Justia Summary

Kate and David Bartenwerfer remodeled the house they jointly owned. David oversaw the project. Kate remained largely uninvolved. They sold the house to Buckley, attesting that they had disclosed all material facts. Buckley discovered undisclosed defects and won a California state court judgment, leaving the Bartenwerfers jointly responsible for more than $200,000. The Bartenwerfers filed for Chapter 7 bankruptcy. Buckley filed an adversary complaint, alleging that the state-court judgment debt was non-dischargeable as “any debt . . . for money . . . to the extent obtained by . . . false pretenses, a false representation, or actual fraud,” 11 U.S.C. 523(a)(2)(A).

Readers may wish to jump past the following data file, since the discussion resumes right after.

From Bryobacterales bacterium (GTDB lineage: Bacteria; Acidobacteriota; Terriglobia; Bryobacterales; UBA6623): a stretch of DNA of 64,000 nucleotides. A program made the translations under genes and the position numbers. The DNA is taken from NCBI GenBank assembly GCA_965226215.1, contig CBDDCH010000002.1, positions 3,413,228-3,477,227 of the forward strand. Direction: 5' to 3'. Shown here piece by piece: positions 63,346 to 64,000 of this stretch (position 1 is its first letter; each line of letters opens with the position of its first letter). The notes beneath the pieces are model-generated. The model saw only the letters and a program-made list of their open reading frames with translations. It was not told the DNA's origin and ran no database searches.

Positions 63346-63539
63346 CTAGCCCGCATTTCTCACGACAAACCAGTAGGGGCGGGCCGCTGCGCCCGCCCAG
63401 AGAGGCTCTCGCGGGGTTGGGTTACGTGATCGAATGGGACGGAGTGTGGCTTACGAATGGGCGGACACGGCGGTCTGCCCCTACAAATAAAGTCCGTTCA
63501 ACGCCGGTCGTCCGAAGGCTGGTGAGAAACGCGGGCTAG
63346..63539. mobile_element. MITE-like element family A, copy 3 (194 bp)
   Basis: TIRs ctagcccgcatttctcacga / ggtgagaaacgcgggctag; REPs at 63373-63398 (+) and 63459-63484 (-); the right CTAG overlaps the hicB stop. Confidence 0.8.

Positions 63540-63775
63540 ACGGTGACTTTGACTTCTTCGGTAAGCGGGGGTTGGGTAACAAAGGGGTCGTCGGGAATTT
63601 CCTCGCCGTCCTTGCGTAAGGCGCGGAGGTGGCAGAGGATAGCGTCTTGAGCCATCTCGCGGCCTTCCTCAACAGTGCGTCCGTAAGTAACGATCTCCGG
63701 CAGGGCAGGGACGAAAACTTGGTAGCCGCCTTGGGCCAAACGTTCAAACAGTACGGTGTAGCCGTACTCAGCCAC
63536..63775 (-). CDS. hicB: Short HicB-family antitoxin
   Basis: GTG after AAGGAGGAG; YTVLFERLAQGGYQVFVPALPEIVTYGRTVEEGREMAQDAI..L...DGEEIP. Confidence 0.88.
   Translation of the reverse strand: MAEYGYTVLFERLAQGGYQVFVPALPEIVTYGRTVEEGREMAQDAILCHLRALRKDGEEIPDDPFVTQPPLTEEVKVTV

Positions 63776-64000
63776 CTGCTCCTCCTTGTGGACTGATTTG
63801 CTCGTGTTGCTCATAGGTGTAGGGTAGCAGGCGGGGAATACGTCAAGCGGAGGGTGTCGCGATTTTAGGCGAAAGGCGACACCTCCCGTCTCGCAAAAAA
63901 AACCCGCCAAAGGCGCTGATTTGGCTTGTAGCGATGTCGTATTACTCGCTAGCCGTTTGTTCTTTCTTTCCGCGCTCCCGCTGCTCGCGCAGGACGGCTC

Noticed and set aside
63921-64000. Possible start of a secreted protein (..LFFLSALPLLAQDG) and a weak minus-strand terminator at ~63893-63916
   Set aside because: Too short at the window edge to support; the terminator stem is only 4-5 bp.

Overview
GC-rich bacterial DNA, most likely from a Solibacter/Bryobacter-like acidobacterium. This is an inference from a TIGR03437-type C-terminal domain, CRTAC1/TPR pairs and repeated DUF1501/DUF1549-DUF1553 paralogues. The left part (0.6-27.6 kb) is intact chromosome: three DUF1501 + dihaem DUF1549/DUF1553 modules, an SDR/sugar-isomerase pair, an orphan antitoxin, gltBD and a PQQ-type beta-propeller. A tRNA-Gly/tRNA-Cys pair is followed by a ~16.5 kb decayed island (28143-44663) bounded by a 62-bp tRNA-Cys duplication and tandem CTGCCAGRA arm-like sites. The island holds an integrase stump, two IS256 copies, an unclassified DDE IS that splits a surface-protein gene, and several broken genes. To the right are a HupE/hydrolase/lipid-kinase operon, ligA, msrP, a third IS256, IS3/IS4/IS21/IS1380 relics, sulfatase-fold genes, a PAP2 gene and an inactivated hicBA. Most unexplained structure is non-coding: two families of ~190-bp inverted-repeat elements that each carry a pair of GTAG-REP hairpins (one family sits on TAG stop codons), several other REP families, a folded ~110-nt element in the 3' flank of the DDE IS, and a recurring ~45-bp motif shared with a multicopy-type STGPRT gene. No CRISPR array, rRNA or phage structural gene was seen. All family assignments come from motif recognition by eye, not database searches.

The Bankruptcy Court imputed David’s fraudulent intent to Kate, citing their legal partnership to renovate and sell the property. The Bankruptcy Appellate Panel held that section 523(a)(2)(A) barred Kate from discharging the debt only if she knew or had reason to know of David’s fraud. The Ninth Circuit reversed.

The Supreme Court affirmed. Section 523(a)(2)(A) precludes Kate from discharging a debt obtained by fraud, regardless of her own culpability. The passive voice in section 523(a)(2)(A) removes the actor; fraud liability is not limited to the wrongdoer. The fraud of one partner should be imputed to other partners, who “received and appropriated the fruits of the fraudulent conduct.” Section 523(a)(2)(A) takes the debt as it finds it, so if California did not extend liability to honest partners, it would have no role. Fraud liability generally requires a special relationship with the wrongdoer and, even then, defenses are available.